The election of 1828 is viewed by many as a revolution. Just as the French Revolution marked the end of aristocratic rule and the ascent of the lower classes, the election of Andrew Jackson as the seventh president of the United States likewise marked the end of the aristocratic “Virginia Dynasty” and the ascent of the common man. While Jackson was a hero of the people, having routed the British at the Battle of New Orleans and having clawed his way from poverty to wealth, he was elected primarily because his followers believed he stood for certain ideals. The Jacksonian Democrats were self-styled guardians of the United States Constitution, political democracy, individual liberty, and equality of economic opportunity.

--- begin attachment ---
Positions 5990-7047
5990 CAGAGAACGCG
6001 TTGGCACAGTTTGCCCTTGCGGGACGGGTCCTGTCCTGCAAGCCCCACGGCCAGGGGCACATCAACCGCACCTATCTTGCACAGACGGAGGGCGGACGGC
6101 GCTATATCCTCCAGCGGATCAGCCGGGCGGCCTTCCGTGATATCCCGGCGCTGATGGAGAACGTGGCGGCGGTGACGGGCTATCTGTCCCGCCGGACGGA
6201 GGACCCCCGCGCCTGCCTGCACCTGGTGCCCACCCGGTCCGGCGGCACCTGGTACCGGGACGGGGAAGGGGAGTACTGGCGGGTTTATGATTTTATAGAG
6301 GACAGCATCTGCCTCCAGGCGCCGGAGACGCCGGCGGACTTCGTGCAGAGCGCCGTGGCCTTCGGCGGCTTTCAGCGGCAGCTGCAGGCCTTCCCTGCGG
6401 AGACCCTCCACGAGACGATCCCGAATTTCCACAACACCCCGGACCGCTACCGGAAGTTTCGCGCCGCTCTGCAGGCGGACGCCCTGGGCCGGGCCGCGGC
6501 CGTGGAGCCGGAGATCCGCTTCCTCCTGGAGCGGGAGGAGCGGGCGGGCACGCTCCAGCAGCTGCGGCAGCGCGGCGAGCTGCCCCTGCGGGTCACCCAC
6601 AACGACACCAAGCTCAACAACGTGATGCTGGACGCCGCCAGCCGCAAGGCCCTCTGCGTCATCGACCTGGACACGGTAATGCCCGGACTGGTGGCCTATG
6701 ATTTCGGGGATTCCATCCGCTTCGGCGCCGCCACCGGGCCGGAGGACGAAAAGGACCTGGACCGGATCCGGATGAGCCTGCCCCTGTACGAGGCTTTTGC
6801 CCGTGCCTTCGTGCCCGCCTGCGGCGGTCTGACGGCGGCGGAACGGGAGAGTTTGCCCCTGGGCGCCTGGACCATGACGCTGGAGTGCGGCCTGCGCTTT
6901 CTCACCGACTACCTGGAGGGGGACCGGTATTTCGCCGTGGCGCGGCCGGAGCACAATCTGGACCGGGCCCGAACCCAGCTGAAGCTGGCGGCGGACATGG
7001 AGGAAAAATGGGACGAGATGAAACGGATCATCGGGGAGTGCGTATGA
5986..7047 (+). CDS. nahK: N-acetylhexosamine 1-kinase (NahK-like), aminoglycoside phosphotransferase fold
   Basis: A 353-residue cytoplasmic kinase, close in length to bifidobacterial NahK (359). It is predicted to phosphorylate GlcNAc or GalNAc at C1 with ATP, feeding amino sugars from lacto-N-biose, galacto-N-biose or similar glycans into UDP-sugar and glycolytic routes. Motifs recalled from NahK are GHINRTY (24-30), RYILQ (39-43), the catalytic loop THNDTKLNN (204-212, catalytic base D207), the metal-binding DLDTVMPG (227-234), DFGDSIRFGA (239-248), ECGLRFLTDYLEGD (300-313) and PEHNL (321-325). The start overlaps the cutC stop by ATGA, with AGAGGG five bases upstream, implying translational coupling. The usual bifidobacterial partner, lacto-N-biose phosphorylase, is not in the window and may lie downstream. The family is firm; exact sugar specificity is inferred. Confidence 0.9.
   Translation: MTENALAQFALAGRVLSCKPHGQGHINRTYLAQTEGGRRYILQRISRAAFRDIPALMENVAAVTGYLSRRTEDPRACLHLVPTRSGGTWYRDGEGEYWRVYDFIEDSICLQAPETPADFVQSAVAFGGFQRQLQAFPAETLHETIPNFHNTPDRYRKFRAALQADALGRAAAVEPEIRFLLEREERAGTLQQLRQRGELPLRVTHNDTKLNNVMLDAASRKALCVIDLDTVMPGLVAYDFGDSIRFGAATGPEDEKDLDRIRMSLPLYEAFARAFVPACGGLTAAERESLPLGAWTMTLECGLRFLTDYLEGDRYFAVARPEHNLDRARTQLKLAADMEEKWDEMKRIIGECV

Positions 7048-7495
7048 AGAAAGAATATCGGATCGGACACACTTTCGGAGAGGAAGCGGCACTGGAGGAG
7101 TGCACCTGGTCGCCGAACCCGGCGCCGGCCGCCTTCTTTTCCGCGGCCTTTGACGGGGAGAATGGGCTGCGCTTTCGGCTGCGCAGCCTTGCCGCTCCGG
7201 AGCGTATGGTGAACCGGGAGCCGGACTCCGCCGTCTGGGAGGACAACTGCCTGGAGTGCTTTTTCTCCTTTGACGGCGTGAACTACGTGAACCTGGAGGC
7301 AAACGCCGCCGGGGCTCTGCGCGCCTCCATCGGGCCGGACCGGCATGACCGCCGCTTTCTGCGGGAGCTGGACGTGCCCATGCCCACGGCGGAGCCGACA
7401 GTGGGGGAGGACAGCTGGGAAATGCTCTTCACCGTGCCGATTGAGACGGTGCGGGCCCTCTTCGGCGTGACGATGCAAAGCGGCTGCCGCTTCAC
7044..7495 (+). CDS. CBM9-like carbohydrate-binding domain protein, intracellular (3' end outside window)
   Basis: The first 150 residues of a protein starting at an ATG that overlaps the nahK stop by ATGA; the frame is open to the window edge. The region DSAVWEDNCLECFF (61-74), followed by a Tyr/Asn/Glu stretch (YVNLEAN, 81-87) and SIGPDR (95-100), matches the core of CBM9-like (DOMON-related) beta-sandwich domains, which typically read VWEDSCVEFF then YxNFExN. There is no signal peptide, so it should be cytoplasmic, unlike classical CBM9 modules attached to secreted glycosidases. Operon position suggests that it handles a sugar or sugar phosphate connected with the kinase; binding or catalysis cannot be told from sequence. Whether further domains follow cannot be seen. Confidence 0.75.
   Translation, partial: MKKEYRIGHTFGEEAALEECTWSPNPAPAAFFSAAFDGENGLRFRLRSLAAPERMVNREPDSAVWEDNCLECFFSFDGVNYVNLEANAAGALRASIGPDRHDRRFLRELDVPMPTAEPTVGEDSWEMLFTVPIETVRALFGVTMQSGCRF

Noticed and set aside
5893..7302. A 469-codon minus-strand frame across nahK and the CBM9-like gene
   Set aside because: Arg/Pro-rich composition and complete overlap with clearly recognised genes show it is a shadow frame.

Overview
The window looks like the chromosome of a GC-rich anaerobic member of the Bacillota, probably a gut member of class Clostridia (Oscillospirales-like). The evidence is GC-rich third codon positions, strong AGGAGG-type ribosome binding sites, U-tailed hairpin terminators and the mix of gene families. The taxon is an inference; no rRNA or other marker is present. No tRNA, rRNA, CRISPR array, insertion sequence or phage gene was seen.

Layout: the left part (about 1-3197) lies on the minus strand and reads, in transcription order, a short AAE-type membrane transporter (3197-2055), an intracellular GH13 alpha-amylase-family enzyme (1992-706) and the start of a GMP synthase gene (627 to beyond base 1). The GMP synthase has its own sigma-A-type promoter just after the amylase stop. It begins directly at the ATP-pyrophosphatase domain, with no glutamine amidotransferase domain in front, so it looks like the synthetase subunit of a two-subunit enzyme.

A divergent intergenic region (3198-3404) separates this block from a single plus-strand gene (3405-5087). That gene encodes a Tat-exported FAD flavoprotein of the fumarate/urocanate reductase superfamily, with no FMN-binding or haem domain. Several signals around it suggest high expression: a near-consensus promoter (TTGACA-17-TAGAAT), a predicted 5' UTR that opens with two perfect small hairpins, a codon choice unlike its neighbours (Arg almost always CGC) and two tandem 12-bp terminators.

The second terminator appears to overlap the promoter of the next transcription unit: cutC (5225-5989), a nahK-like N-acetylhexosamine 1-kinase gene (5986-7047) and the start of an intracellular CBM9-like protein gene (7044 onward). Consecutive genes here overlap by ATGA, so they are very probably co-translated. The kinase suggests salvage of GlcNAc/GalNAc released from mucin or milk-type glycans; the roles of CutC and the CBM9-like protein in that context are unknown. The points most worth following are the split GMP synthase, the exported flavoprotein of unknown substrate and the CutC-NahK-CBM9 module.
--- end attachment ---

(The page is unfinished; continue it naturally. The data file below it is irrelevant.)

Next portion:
As a strict constitutional constructionist, Jackson indeed guarded what he considered the spirit of the constitution. This is borne out in his handling of South Carolina’s Nullification Crisis. By passing the “force bill,” Jackson made a statement that the position of John C. Calhoun and his home state was unconstitutional, and that he, as president, was prepared to back his ideals with force if necessary. Jackson further advanced his strict constructionist position through his handling of the “Bank War.” Nowhere in Article I, section 8 of the Constitution is the authority to create a national bank given to congress. By allowing Roger B. Taney to assist in withdrawing the federal treasury from the Bank of the U.S. and subsequently depositing the funds into regional “pet banks,” Jackson effectively disassembled what he viewed as a “monopoly of the foreign and domestic exchange” which was not “compatible with justice, with sound policy, or with the Constitution of our country.”(B) Jackson’s position on the Bank of the United States also illustrates his commitment to political democracy. The Bank re-charter of 1832, though designed by Webster and Clay to embarrass Jackson publicly, backfired on the opponent Whigs. In his bank veto message of 1832,...
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